After participating in my second half marathon (and eighth race overall in the past 16 months) on Thanksgiving Day, I was thankful that the wet weather was holding off on that day, but knowing that we needed the wet stuff.
Me and millions were even more thankful that we finally received some rain during the last few days of November! As the North Georgia wildfires were burning while getting some containment, the weather gurus were filled with anticipation of the impending moisture. It was party time in one sense as we put a slight dent in our drought. The downside of the recent system featured four tornadoes on November 30. At least three of those twisters were EF1 tornadoes leaving damage, but thankfully no one was hurt. In fact, Cobb County's tornado siren got a workout.
The tornadoes' aftermath left us with true December temperatures with lows in the 30s - which is something that we haven't experienced in a long time. Didn't we just have some days in the 70s? It's another roller coaster which wreaks havoc on our landscapes as well as our bodies. It's hard to believe that we pushed through with what I feel was one of the worst summers that I experienced here in the Southeast and I have been here long enough to almost label myself a native.
With a bit more rain on its way, are we finally in a wet pattern? It doesn't sound like the climatologists and meteorologists can make that overall prediction, but we can only hope -- and for some of us I suppose the praying for rain ought to continue. I always include the caveat on that one: be careful what you pray for these days - after all, we don't need a massive deluge like we experienced in autumn 2009 which featured a near-constant monsoon.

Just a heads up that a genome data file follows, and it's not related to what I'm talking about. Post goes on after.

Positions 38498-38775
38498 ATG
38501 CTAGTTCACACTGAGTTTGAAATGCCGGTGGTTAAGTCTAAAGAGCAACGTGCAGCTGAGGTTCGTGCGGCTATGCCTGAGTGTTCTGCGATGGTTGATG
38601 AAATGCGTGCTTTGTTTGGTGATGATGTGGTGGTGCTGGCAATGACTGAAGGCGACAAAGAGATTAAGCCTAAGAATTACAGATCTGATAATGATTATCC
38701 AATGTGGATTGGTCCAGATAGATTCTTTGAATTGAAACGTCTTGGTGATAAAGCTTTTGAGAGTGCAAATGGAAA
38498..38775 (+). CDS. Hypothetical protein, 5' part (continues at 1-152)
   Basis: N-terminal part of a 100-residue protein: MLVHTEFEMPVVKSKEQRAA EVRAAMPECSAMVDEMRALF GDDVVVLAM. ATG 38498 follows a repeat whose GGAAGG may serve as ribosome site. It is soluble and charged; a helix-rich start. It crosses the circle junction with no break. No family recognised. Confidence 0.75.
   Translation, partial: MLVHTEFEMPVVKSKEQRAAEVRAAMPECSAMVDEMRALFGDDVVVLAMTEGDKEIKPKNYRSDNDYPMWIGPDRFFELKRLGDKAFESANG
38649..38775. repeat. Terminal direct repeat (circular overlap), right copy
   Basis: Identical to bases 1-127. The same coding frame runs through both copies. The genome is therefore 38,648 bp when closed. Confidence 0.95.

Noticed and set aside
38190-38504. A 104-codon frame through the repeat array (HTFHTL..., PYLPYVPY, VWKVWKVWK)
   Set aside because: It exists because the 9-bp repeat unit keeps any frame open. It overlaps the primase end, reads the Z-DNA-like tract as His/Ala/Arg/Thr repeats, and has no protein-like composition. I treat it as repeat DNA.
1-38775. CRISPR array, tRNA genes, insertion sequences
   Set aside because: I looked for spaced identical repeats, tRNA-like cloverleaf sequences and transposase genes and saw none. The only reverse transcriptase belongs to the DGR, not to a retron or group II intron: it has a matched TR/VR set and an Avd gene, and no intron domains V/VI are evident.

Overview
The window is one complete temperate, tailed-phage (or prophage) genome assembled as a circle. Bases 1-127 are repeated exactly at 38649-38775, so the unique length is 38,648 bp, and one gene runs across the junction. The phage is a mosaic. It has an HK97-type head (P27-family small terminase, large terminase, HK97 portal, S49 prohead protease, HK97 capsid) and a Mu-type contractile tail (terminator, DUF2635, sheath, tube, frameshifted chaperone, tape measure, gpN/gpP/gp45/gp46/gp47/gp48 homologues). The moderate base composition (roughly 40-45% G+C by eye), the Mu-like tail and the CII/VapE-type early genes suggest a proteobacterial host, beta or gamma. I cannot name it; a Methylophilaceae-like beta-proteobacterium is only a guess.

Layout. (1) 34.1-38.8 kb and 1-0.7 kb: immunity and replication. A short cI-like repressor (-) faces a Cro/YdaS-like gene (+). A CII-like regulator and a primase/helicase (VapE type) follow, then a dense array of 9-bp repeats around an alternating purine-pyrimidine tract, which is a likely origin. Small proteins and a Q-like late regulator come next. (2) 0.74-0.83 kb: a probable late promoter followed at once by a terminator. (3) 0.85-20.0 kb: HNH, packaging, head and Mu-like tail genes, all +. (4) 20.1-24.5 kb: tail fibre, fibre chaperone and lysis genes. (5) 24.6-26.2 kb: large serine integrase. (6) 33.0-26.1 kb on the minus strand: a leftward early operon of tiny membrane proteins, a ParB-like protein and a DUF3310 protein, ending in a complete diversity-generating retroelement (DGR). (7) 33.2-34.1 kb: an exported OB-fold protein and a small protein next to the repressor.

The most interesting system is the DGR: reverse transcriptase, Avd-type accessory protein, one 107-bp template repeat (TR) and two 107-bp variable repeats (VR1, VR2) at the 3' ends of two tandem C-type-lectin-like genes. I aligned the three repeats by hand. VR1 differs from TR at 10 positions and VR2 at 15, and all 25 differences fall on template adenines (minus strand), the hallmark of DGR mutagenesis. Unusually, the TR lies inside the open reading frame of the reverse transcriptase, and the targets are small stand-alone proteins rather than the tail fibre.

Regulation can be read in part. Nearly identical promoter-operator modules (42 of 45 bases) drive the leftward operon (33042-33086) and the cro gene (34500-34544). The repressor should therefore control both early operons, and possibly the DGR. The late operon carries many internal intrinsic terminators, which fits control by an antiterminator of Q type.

Even though we will experience a bit more rain in the coming days of early December 2016, as of this writing, the Peach State will continue to be in a drought. If we don't break the dry pattern over winter and spring, I can only imagine that more strict water conservation measure will have to be put in place.
Aside from the tornado activity that was part of the late November rain systems, we were left with oil-slicked roads which caused several accidents. Well, one cannot blame the accidents only on the oil, let's chalk up many of those mishaps on inexperienced rain driving. Let's face it, it's tough for many in the Atlanta metro area to deal with rain if it hasn't happened in over 40 days.
While there is quite a mess left over from the area tornadoes, one cannot forget the massive damage that was done to our neighbors to the west in Alabama and fires in the Gatlinburg, Tennessee area.
Getting back to Thanksgiving, it was wonderful to get out there for the 13-plus-mile run with thousands of others on that brisk morning. There's a true sense of comradeship as we hit the pavement. Receiving the swag was quite rewarding as well as the meal I had afterward with Cami.